Relinquishment: Birth mothers may give consent to an adoption any time after the birth of their child. Birth fathers can give consent before birth if the consent: is in writing, signed before a notary public, and contains an acknowledgement that consent is irrevocable and that the father will not receive notice of adoption proceedings. Birth parents have 30 days after giving consent to revoke. Once the final adoption proceeding is passed, consent cannot be revoked. § 31-19-9-2

 

Birth parent expenses: The following expenses are permitted in Indiana: reasonable attorney, hosptial, medical, counseling, travel to services, and living expenses. Total expenses are not to exceed $3,000 unless approved by the courts. Living expenses are not to last longer than 6 weeks after pregnancy and cannot exceed a total of $1,000.

 

Post-adoption contact agreements: Contact agreements are legally enforceable in Indiana. Agreements must be in writing, approved by the courts and both adoptive and birth parents. Courts approve agreements so long as the child is at least 2 years old, and the agreement is in the child’s best interest. For more information, visit Adoption.com’s Indiana wiki.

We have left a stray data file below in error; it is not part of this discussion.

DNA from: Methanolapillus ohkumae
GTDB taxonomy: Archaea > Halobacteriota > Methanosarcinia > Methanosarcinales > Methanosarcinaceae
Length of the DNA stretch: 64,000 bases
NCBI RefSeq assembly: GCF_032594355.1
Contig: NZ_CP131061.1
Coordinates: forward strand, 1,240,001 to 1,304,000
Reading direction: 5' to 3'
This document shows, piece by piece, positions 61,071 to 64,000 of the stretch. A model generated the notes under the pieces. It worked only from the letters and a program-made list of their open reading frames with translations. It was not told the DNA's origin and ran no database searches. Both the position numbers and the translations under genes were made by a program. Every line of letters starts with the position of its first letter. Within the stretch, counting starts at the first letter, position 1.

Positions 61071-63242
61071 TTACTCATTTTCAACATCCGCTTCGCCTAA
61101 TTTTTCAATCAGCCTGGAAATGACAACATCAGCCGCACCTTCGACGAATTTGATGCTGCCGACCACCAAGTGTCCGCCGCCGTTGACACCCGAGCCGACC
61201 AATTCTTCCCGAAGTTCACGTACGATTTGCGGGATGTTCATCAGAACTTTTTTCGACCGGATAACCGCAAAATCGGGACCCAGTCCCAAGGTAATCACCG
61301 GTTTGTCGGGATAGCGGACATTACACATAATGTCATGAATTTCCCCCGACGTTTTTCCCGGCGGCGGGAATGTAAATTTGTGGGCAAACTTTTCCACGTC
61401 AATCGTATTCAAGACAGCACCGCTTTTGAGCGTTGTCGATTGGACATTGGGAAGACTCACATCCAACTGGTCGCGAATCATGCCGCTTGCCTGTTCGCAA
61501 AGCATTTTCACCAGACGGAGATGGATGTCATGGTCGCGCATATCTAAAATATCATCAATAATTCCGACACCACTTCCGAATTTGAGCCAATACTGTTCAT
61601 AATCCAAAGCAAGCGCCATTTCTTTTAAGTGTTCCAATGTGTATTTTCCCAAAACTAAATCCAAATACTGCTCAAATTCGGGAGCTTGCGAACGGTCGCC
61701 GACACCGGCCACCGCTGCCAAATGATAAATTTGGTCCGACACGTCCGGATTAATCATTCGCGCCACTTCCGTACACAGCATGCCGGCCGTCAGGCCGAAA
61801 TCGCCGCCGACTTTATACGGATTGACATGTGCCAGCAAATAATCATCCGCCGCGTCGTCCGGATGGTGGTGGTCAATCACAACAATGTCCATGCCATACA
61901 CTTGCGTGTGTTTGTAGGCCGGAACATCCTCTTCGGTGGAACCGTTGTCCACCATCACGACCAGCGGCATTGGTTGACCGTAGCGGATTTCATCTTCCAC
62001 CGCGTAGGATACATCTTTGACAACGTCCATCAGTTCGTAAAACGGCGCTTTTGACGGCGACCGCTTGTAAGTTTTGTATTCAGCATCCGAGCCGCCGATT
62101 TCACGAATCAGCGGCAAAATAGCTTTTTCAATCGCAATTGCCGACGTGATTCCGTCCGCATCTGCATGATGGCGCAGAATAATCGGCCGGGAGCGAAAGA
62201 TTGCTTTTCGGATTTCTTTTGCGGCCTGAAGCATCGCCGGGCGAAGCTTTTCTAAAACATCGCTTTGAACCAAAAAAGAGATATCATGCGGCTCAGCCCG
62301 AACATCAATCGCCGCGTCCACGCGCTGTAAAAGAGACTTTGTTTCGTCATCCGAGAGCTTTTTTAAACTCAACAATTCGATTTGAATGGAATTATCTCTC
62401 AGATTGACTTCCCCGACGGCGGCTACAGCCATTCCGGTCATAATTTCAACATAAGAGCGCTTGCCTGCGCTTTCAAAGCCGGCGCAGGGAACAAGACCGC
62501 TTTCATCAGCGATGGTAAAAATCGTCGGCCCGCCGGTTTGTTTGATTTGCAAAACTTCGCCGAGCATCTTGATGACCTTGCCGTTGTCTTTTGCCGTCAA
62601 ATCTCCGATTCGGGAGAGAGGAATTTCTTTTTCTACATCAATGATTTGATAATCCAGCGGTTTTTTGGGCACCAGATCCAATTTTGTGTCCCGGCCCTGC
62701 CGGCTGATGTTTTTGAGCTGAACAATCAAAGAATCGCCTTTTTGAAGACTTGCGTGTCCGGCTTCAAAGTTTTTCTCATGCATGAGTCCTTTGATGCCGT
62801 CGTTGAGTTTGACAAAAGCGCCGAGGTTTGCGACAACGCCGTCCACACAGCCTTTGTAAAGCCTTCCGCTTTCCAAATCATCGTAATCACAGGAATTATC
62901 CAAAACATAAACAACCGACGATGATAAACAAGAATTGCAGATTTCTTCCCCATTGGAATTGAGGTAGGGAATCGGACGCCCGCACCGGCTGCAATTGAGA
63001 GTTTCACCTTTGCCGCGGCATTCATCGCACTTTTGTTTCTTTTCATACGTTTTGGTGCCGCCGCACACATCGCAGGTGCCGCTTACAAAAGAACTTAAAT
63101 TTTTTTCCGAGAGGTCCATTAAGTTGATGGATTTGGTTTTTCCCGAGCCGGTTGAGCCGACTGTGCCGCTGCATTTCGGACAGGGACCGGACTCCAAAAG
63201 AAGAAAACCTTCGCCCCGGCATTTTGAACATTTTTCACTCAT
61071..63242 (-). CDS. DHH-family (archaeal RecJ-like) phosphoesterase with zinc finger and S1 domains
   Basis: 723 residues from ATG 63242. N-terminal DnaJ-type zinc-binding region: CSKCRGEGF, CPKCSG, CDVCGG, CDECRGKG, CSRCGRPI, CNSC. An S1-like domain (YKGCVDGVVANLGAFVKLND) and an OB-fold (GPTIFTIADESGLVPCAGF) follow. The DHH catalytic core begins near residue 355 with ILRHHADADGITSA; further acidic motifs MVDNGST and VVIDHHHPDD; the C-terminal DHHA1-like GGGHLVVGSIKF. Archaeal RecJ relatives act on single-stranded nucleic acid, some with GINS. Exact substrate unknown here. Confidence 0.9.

Birth father rights: Indiana currently uses a putative father registry for unmarried fathers to file their information with the State Department of Health and receive notice of adoption proceedings. If the mother chooses not to disclose the identity of the putative father, unmarried fathers must register in order to receive notice. § 31-19-5-2

 

Finalization: Out of 811 adoptions completed in 2014, the average time between termination of parental rights and adoption finalization was 11.8 months. (acf.hhs.gov)

 

Review Indiana adoption laws in detail.

 

Is Adoption Assistance Available in Indiana?

Many of the children waiting to be adopted in Indiana have special needs. Federal (Title IV-E) and state (non-IV-E) programs exist to help adoptive parents meet their child’s needs. In Indiana, the maximum daily payment is $16.88. For more information please visit NACAC.org.